Conservative Wie cards 68 at Wegmans LPGA

By Randall MellJune 8, 2013, 6:13 pm

PITTSFORD, N.Y. – Greed isn’t good at Locust Hill Country Club.

That’s something Michelle Wie has learned over the years at the Wegmans LPGA Championship, and it helped spark her to a 4-under-par 68 Saturday.

Wie was tied for 16th when she signed her scorecard, a jump of 55 spots better than her position after the first round. At even par overall, she was just four shots off the lead with the afternoon wave heading out in the second round.

Wie had five birdies and just a single bogey. While Wie still makes birdies in bunches, the lone bogey Saturday was key. Her 68 was her lowest score at Locust Hill since it became a major in 2010. It equals the lowest score she has posted on this course in her six years playing it.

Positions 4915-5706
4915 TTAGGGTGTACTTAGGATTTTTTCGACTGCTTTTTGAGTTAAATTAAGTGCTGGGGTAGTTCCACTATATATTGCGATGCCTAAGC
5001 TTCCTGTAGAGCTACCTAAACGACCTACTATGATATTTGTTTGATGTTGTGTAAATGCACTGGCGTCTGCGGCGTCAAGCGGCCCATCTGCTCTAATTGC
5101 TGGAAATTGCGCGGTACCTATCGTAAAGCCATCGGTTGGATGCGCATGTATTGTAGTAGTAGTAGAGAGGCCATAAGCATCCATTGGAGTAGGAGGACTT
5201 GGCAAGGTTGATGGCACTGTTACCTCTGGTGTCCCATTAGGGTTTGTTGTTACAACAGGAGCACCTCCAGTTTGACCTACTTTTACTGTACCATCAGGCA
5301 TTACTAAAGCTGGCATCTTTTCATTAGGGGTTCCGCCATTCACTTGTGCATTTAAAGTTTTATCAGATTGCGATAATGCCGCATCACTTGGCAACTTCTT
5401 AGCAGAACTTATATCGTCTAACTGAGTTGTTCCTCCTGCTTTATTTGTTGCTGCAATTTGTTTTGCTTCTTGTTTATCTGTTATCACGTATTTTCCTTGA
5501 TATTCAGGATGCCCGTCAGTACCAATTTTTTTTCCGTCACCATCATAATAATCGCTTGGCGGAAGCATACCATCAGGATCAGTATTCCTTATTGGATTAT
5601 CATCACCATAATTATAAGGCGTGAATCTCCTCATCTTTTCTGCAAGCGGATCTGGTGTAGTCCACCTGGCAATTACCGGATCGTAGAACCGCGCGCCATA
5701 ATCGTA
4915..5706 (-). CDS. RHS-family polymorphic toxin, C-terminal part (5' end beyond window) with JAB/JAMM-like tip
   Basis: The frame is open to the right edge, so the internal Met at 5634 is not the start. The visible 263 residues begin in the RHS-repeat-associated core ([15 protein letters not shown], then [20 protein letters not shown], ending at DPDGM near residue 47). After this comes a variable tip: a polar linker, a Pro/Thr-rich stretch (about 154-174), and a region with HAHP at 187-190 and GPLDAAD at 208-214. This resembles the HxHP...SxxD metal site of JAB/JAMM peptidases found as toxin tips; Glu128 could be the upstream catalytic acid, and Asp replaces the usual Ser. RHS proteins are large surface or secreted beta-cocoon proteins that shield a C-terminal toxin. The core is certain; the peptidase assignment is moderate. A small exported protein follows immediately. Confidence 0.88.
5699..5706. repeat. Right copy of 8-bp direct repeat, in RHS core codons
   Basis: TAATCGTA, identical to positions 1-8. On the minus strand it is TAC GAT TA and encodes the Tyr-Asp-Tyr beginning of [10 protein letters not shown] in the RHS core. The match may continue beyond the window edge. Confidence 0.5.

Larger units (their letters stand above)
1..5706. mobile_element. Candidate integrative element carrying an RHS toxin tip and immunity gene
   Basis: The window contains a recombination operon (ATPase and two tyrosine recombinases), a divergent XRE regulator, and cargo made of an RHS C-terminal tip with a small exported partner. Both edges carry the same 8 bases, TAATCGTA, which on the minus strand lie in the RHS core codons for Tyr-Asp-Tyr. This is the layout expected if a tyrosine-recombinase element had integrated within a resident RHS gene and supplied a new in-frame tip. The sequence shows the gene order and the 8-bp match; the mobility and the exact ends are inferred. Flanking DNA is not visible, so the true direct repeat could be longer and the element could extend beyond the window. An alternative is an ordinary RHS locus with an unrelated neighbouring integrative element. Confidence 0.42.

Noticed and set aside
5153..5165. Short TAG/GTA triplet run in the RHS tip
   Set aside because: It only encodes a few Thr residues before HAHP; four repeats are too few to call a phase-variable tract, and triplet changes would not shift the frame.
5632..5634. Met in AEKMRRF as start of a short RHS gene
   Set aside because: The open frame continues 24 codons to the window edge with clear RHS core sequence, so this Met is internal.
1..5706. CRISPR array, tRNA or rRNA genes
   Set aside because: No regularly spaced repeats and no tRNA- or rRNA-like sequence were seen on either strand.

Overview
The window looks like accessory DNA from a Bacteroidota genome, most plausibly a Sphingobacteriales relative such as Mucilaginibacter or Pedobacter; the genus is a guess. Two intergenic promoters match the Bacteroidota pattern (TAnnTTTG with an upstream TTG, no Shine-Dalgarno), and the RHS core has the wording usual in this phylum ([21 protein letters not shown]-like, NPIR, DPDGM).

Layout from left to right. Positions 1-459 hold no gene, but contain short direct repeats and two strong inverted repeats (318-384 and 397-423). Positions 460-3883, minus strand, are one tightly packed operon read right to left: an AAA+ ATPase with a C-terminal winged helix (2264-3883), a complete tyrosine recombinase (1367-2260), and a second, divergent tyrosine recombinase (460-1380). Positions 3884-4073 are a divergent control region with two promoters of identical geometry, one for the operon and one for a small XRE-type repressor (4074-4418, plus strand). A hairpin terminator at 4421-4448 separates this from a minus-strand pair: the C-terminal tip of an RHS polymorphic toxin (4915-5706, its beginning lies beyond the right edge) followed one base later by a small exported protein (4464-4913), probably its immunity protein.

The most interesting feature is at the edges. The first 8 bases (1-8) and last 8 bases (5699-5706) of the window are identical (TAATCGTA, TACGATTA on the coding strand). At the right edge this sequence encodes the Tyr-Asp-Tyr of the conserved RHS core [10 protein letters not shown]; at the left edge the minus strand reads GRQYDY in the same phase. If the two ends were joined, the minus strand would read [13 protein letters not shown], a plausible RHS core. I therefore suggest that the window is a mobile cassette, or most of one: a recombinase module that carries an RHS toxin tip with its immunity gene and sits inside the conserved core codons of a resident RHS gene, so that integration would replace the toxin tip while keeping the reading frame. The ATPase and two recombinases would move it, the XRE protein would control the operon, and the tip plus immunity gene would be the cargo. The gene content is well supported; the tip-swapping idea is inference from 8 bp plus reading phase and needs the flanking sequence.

“I’ve tried a lot of things off the tee on this golf course over the past couple years, so shooting 68 really gives me confidence,” Wie said. “I’m starting to understand this golf course a little more.”

Wie hit just two drivers on Saturday. She said leaving driver in her bag is a challenge, because she likes to hit it. She has been hitting 3-woods, 2-iron hybrid and 4-iron hybrid off tees.

“I just try not to be greedy on this golf course,” Wie said.

Wie said gearing down has left her a lot more 5-irons and 6-irons into greens, but it’s also kept her from too many visits into the gnarly rough. Wie hit 11 of 14 fairways Saturday, three better than in Friday's 76.

“I love hitting my driver,” Wie said. “Some holes, it does work, but sometimes it will nip you in the butt if you get a little greedy.”